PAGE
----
News Releases

Voluntary Curtailment Program Could Save Electricity for Nevada

Feb 8, 2001

Nevada Power
Contact: Karl Walquist or Bob Sagan
Phone: (775) 834-3891or (775) 834-4834

For Immediate Release

Sierra Pacific Power and Nevada Power Company filed a proposal today with the Public Utilities Commission of Nevada (PUCN) that offers an incentive for large electricity users to curtail their energy use.

"Hopefully, the voluntary curtailment program will reduce the statewide requirement for electricity during high demand periods," according to Mike Smart, acting vice president of resource management for Nevada's two biggest electric utilities.

"This will be an efficient way for us to find additional resources at an economical price and customers who are in the program will have a financial incentive to curtail their usage. This program will reduce the need to purchase expensive spot market electricity during peak demand periods," Smart said."The most likely participants are large commercial electricity users such as hotel-casinos and gold mines. Initial discussions we've had with customers about the program have been very encouraging."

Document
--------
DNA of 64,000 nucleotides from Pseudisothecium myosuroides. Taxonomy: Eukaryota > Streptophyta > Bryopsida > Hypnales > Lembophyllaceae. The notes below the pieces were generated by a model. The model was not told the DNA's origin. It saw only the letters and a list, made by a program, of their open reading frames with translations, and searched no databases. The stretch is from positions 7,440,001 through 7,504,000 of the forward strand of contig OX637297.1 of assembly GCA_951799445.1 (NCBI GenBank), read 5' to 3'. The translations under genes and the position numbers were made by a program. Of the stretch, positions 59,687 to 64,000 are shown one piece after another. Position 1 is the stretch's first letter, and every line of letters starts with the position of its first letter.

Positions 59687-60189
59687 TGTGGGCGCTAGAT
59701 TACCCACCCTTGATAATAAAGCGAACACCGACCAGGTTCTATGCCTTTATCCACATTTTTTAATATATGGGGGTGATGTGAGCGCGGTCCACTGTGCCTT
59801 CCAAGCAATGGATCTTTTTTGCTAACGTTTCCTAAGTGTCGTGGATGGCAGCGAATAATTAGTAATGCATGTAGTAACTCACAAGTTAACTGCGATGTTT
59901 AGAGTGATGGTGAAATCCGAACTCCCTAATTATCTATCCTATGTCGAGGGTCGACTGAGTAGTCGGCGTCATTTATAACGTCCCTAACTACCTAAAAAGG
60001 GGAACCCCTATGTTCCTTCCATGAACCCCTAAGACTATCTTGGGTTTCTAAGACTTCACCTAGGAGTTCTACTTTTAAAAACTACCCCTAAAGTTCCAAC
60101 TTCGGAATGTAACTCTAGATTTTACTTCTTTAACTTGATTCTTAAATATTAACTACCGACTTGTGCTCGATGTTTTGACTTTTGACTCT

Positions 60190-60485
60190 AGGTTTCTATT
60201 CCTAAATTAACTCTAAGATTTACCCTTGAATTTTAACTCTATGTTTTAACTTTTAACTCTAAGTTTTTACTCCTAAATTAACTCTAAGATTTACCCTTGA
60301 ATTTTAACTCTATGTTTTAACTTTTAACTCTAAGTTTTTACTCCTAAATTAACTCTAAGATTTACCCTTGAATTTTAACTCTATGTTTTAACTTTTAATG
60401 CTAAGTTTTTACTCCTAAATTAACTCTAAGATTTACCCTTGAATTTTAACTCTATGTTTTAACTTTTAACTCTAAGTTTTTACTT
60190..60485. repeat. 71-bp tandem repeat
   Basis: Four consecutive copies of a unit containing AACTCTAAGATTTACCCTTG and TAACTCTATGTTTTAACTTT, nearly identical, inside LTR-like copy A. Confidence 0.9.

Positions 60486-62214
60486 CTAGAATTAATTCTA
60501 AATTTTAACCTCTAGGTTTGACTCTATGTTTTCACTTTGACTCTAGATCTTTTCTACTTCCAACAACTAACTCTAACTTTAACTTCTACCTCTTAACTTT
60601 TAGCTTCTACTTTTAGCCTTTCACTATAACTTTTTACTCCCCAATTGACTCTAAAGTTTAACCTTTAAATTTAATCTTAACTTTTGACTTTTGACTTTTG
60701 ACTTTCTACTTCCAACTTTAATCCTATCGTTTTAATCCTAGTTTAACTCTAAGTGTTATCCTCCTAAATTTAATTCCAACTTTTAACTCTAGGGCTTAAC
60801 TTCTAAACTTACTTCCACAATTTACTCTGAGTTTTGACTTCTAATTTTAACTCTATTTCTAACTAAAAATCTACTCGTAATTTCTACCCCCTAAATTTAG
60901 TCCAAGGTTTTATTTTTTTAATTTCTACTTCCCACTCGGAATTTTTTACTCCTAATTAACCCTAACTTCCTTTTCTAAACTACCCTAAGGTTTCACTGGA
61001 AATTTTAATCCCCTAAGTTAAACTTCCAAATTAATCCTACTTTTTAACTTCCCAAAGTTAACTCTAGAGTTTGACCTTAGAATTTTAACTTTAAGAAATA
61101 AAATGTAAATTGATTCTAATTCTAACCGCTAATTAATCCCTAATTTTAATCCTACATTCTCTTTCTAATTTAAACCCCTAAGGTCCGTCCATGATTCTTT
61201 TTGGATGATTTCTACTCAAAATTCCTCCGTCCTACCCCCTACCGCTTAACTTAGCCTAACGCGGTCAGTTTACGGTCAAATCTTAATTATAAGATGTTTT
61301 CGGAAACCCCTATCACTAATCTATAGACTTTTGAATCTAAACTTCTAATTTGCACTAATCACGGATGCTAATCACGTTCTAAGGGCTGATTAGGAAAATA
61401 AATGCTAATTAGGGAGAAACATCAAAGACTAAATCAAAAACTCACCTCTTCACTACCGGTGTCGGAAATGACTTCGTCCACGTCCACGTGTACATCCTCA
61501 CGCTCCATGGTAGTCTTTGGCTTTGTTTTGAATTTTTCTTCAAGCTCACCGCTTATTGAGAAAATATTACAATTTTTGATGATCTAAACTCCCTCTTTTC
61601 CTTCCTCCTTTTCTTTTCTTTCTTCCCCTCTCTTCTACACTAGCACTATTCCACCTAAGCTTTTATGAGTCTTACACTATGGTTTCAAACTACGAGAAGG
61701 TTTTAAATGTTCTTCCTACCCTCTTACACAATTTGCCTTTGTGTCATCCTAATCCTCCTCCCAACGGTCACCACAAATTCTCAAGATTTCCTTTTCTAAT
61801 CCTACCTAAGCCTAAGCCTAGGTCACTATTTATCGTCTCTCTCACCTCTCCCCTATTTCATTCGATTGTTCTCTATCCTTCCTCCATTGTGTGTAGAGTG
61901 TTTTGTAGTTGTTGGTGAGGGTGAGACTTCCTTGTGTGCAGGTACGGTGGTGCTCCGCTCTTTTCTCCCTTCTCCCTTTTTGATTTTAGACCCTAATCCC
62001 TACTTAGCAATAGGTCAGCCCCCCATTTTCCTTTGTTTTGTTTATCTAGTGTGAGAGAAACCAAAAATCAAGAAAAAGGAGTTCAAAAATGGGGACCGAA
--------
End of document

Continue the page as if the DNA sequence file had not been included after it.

Smart said the program would be offered to customers with a minimum load of 1 megawatt and the ability to curtail a minimum of 500 kilowatts. Customers will have the option to voluntarily curtail their electric demand when called upon by the utility. (1,000 kilowatts equals 1 megawatt. One megawatt represents enough electricity to serve about 650 households.)

Curtailment credits, based on a percentage of the market price for electricity, will be calculated monthly and applied to the participating customers'bills.

Program details were developed over the past few months in workshops held with PUCN staff, the Nevada Bureau of Consumer Protection and major electricity customers.

The Voluntary Curtailment program was one of the proposals included in the Comprehensive Energy Plan the utilities filed with the PUCN on Jan. 29. Pending PUCN approval, the program could begin during the spring of 2001.